GTPCH1-deficient DRD

How is dopa-responsive dystonia diagnosed?

Dopa-responsive dystonia (DRD) is diagnosed based on the signs and symptoms present, results of laboratory tests (sometimes including genetic testing), and response to therapy with levodopa.

If DRD is suspected, a therapeutic trial with low doses of levodopa remains the most practical approach to the diagnosis. It is generally agreed that people with childhood-onset dystonia of unknown cause should be treated initially with levodopa. The characteristic symptoms and response to treatment are sufficient to establish the diagnosis for people with the most common form, autosomal dominant DRD. There is only one gene in which mutations are known to cause this form of DRD, but not all people with the disorder are found to have a mutation in the responsible gene. While finding a mutation may provide information about prognosis, it does not alter the treatment. Other types of laboratory tests, such as measuring specific substances or enzymes in the blood or cerebrospinal fluid (CSF), may be useful to support the diagnosis.

For tyrosine hydroxylase deficiency, an autosomal recessive genetic cause of DRD, molecular genetic testing has confirmed the presence of mutations in all affected people to date. Specific laboratory tests performed on CSF help support the diagnosis but are not diagnostic on their own.

For sepiapterin reductase deficiency, a very rare autosomal recessive form of DRD, there are distinctive findings in CSF and reduced or absent activity of sepiapterin reductase in fibroblasts. Molecular genetic testing can identify mutations in the responsible gene and confirm the diagnosis of this form of DRD.

The major conditions that may have a similar presentation to DRD and are part of the differential diagnosis include early-onset parkinsonism, early-onset primary dystonia, and cerebral palsy or spastic paraplegia.

People with specific questions about being evaluated for any form of dystonia should speak with a neurologist or other health care provider.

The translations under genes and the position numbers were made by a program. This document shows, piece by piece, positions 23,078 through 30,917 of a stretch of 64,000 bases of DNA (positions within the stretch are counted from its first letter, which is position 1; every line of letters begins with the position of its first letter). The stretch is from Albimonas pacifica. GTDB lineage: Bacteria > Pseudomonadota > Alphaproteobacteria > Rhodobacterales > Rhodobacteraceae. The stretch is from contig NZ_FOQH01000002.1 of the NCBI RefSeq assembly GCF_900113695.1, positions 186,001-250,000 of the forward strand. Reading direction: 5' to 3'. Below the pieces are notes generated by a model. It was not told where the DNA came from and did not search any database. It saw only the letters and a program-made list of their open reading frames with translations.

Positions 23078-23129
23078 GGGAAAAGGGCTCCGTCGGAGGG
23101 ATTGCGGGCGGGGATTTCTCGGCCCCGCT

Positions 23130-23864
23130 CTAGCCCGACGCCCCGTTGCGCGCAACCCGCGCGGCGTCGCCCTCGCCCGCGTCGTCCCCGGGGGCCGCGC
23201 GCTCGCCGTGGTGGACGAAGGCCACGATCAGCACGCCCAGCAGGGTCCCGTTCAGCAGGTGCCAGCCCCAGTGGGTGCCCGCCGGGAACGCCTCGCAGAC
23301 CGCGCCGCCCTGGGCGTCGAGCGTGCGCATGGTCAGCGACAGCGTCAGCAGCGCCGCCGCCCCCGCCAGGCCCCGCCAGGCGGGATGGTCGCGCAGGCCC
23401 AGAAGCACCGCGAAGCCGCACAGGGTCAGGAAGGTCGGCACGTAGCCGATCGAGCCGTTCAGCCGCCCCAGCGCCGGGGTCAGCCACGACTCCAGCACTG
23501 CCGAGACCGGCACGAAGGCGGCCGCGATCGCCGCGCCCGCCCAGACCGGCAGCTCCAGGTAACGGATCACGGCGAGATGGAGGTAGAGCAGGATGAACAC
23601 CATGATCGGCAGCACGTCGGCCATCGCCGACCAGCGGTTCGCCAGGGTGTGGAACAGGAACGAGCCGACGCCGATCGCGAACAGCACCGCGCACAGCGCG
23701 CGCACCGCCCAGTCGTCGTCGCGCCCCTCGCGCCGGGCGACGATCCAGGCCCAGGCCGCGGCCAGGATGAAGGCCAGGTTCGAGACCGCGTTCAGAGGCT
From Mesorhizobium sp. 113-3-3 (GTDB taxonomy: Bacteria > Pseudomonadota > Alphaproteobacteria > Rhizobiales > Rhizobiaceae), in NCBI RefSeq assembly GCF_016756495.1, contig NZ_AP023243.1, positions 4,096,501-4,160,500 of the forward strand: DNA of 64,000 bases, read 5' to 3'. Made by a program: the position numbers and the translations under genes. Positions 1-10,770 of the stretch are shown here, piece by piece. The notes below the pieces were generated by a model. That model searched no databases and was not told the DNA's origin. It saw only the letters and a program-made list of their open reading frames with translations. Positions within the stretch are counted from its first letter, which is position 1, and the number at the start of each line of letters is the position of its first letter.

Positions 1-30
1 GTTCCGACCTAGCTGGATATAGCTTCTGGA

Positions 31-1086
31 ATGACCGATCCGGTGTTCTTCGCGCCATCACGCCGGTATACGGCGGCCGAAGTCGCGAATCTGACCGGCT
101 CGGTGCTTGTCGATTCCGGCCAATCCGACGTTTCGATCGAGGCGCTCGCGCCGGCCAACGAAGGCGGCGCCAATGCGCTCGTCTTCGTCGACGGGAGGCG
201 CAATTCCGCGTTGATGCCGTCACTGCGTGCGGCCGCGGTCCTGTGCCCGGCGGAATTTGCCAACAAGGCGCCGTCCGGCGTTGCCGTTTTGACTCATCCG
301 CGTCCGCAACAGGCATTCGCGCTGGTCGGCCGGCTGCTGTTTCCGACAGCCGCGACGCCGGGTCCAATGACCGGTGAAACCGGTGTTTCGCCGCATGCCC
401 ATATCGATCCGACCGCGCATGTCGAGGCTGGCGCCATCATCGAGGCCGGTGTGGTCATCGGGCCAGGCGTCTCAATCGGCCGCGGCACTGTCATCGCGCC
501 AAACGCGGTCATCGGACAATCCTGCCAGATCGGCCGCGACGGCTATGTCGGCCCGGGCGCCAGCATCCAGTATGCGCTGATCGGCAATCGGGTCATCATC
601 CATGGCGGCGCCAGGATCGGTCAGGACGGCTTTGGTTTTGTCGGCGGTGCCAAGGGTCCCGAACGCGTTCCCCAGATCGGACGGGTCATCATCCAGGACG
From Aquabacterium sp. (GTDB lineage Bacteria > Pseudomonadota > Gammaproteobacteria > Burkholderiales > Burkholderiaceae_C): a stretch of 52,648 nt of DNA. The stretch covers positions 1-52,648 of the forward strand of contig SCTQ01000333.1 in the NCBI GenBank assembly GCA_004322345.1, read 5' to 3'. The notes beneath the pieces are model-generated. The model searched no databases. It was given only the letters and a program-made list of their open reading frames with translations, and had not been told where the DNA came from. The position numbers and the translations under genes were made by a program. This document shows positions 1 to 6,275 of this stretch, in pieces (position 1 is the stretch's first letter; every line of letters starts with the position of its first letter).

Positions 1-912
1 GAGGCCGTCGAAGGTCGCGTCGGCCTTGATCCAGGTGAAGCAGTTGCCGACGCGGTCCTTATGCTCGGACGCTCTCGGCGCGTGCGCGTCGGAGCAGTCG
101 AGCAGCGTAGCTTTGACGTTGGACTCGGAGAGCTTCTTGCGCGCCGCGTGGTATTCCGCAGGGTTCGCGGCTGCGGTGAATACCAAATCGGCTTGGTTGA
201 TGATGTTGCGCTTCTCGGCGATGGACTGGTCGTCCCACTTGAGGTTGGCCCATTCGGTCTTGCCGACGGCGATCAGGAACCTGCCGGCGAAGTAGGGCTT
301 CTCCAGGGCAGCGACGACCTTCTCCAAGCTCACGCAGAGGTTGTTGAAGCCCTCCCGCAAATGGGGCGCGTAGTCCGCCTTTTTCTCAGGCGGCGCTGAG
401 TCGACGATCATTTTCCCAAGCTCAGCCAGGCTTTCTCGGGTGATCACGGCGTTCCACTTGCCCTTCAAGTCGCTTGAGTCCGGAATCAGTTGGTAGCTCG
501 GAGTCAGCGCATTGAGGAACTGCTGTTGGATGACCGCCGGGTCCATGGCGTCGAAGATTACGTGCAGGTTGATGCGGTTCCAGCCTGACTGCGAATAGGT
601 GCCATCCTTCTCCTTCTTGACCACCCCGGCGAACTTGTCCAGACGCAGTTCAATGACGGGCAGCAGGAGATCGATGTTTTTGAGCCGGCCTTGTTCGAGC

Last updated on 05-01-20

What is dopa-responsive dystonia?

Dopa-responsive dystonia (DRD) is an inherited type of dystonia that typically begins during childhood but may begin in adolescence or adulthood. Depending on the specific type of DRD, specific symptoms can vary. Features can range from mild to severe. In most cases, dystonia begins in the lower limbs and spreads to the upper limbs over time. Symptoms may include unusual limb positioning; a lack of coordination when walking or running; sleep problems; and episodes of depression. Affected people also often develop a group of movement abnormalities called parkinsonism. Although movement difficulties usually worsen with age, they often stabilize around age 30. DRD may be caused by mutations in the GCH1, TH or SPR genes, or the cause may be unknown. Depending on the genetic cause, DRD may be inherited in an autosomal dominant (most commonly) or autosomal recessive manner. This form of dystonia is called 'dopa-responsive' dystonia because the symptoms typically improve during treatment with levodopa and carbidopa.

Last updated on 05-01-20

Name: Dystonia Medical Research Foundation 1 East Wacker Drive Suite 1730
Chicago, IL, 60601-1905, United States
Phone: +1-312-755-0198 Toll Free: 1-0800-377-3978 Fax : +1-312-803-0138 Email: dystonia@dystonia-foundation.org Url: https://dystonia-foundation.org/
Name: Cure Dystonia Now PO Box 9040
Farmingdale, NY, 11735,
Phone: +1-516-584-4156 Email: info@curedystonianow.org Url: http://www.curedystonianow.org/index
Phukan J, Albanese A, Gasser T & Warner T. Primary dystonia and dystonia-plus syndromes: clinical characteristics, diagnosis, and pathogenesis The Lancet Neurology. December, 2011; 10(12). 1074-1085. Reference Link

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